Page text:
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Trump's Self-Made Image Undercut By NYT Tax Investigation

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Trump's Self-Made Image Undercut By NYT Tax Investigation
The report suggests the president received more financial support from his father than he previously claimed.
SHOW TRANSCRIPT

Central to President Trump's image has been his status as a self-made man.

"It's not been easy for me," Trump said at a town hall during the presidential campaign. "I started off in Brooklyn. My father gave me a small loan of a million dollars."

But a new report from the New York Times puts his humble financial beginnings into question. The Times writes that the president inherited $413 million from his father, Fred Trump. The report also claims he and his siblings helped their parents dodge taxes.

The investigation cuts at the perception Trump has been working to build well before he ran for president.

Trump had an interest in fame and attention dating back to 1960. It was then, according to unauthorized biographer Michael D'Antonio, Trump began with the production of a Broadway play. By the 1970s, he was featured in a television show as an up-and-coming developer.

That all helped lead to his 1987 book "The Art of the Deal," which he marketed as an every-man's guide to being successful in business. In it, he wrote his father's story is "classic Horatio Alger," referring to the author who wrote several rags-to-riches novels. In an interview with Playboy in 1990, he said "The working man likes me because he knows I worked hard and didn't inherit what I've built." He expressed the same sentiment again during an interview with PBS two years later.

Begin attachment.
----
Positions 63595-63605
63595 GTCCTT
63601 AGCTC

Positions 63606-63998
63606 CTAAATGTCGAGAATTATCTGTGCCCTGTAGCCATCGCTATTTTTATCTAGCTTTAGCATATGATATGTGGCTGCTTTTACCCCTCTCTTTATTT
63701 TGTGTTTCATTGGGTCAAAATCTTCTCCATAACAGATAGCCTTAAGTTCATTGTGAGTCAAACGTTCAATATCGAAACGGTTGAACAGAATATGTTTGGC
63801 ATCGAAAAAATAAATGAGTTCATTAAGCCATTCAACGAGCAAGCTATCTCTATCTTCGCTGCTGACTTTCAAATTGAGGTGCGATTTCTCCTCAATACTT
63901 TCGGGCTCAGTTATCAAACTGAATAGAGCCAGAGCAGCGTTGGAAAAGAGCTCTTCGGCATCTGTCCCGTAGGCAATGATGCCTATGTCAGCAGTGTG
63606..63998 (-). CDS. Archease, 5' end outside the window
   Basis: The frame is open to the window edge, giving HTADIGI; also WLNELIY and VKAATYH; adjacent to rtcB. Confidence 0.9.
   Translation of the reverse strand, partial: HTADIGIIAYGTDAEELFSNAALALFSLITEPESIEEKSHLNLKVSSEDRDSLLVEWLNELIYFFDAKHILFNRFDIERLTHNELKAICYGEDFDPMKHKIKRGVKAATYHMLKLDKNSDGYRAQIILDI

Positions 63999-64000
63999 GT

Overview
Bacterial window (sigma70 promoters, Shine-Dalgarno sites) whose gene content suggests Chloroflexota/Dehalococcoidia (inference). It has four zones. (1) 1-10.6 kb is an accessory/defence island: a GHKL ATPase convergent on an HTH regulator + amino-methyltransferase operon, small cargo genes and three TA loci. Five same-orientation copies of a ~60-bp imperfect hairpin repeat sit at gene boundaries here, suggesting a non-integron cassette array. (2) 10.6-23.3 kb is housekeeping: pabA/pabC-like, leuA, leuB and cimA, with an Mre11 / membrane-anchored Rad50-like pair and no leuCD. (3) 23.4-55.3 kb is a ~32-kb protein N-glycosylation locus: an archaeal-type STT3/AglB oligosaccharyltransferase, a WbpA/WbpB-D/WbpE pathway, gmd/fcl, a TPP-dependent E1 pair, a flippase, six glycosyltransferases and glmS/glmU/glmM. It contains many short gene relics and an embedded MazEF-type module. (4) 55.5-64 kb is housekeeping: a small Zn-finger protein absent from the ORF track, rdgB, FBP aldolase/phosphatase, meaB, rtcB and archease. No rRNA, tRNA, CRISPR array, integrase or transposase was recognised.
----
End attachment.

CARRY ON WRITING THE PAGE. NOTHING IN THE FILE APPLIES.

"I built what I build myself," Trump said. "I did it by working long hours, working hard, and working smart."

By the 1980s, Trump Tower was constructed in New York City, to be followed by hotels, golf courses, and casinos emblazoned with the Trump name elsewhere across the country. Then came another important driving force behind his status as a self-made millionaire: The Apprentice. It all helped him launch a White House bid in which the Manhattan-dwellling millionaire was able to connect with large swaths of voters with backgrounds drastically different than his. A large part of that appeal centered on Trump's claims that he could do for the country what he did for his own businesses.

"All of my life I've heard that a truly successful person, a really, really successful person, and even modestly successful, cannot run for public office. Just can't happen. And yet that's the kind of mindset that you need to make this country great again," Trump said while announcing his run. 

All the while Trump refused to publicly release the one thing that would give voters a fuller view of his finances.

"What's he hiding? Why wont he release his tax returns? Maybe he's not so wealthy," then-vice presidential candidate Tim Kaine said.

After seeing the report, Trump hit back on Twitter calling it a "hit piece" and saying the newspaper "never recovered" from incorrectly calling the 2016 election for Hillary Clinton.